percent of general surgeons and obstetricians/gynecologists have already been sued. “Even though the vast majority of claims are dropped, dismissed or withdrawn, the heavy cost associated with a litigious climate takes a significant financial toll on our health care system when the nation is working to reduce unnecessary health care costs,” Dr. Barbe said. A second report — Medical Professional Liability Insurance Indemnity Payments, Expenses and Claim Disposition, 20062015 — analyzes indemnity payments, expenses, and claim disposition based on a sample of medical liability claims that closed between 2006 and 2015 aggregated by PIAA, the association representing the medical and health care professional liability insurance community. This report’s key findings include: • The average expense incurred on medical liability claims that closed in 2015 was $54,165 – a substantial increase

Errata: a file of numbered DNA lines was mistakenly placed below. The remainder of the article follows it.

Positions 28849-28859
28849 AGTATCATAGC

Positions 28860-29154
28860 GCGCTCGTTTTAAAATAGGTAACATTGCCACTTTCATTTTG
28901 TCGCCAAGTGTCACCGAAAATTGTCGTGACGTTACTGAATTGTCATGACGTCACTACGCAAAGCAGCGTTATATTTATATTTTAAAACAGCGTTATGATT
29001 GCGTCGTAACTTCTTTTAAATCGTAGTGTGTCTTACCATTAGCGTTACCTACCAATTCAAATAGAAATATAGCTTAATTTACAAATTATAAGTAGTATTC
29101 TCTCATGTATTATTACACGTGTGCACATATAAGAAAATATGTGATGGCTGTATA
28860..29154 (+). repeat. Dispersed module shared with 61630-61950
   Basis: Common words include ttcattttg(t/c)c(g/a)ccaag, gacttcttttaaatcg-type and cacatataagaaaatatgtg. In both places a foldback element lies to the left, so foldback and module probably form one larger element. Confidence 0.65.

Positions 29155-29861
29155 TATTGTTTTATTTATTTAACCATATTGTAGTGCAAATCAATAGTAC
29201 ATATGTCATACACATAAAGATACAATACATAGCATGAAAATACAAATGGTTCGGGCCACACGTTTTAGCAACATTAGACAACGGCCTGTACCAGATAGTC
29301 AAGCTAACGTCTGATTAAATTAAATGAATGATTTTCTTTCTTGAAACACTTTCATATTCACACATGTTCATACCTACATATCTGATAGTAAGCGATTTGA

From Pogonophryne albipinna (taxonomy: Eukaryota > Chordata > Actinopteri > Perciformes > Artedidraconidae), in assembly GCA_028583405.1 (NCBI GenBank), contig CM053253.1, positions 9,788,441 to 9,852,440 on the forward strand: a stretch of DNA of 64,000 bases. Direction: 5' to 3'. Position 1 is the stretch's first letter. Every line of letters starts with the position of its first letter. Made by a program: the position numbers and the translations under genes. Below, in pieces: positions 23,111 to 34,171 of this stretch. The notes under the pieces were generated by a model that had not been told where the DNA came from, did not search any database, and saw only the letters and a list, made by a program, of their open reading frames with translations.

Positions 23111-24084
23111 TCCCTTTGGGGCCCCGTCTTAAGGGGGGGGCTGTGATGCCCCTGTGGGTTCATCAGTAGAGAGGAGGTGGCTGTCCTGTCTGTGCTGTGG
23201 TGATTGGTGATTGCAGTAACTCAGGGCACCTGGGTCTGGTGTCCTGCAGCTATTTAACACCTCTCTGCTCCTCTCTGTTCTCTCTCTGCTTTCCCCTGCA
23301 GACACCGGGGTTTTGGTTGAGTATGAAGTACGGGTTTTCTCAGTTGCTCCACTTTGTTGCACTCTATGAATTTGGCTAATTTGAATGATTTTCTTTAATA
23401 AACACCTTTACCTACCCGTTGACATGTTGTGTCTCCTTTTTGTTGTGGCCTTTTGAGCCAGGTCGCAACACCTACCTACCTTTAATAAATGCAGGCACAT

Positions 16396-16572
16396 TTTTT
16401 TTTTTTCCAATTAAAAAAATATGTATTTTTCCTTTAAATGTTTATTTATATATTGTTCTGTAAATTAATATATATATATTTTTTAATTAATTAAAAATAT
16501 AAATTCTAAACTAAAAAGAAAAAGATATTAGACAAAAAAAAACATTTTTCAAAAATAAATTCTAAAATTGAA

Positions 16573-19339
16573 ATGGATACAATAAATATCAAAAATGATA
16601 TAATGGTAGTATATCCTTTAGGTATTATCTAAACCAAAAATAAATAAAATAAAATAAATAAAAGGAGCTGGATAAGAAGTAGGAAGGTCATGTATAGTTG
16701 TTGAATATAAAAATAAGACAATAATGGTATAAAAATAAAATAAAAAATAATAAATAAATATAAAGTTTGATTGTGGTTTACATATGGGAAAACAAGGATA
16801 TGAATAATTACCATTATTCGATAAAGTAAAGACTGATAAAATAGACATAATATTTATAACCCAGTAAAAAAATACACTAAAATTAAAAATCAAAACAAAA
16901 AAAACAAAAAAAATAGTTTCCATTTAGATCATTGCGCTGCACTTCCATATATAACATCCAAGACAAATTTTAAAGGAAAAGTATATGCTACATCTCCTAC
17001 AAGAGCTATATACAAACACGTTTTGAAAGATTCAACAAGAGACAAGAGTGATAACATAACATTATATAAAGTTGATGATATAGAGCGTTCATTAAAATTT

of 64.5 percent since 2006. • In 2015, 68.2 percent of all closed claims were dropped, dismissed, or withdrawn; however, they are not cost-free. Each of these claims costs an average of $30,475 to defend, accounting for more than onethird (38.4 percent) of total expenses incurred. • Only 7 percent of claims are decided by a trial verdict, and the vast majority (87.5 percent) were won by the defendants. • In about 25 percent of claims, an indemnity payment was paid to the claimant. The average indemnity payment was $365,503 for claims that closed in 2015—an increase of 11.5 percent from two years prior. Another report in the series — Medical Professional Liability Insurance Premiums: An Overview of the Market from 2008 to 2017 — analyzes annual changes in medical liability insurance premiums for 20082017 from the Annual Rate Survey Issues of the Medical Liability Monitor. Despite increasing stability in liability premiums, the prospects for this continuing into the near future are less than certain, according to this analysis. Since 2015, more premiums increased than decreased, reversing the trend of the earlier part of the study period. In 2017, 13.4 percent of premiums were higher than those for 2016. According to the report, there is wide geographic variation in premiums for physicians. In some areas of New York, premiums for obstetricians/gynecologists reached $214,999 in 2017 – while premiums for obstetricians/gynecologists in some areas of California were $49,804.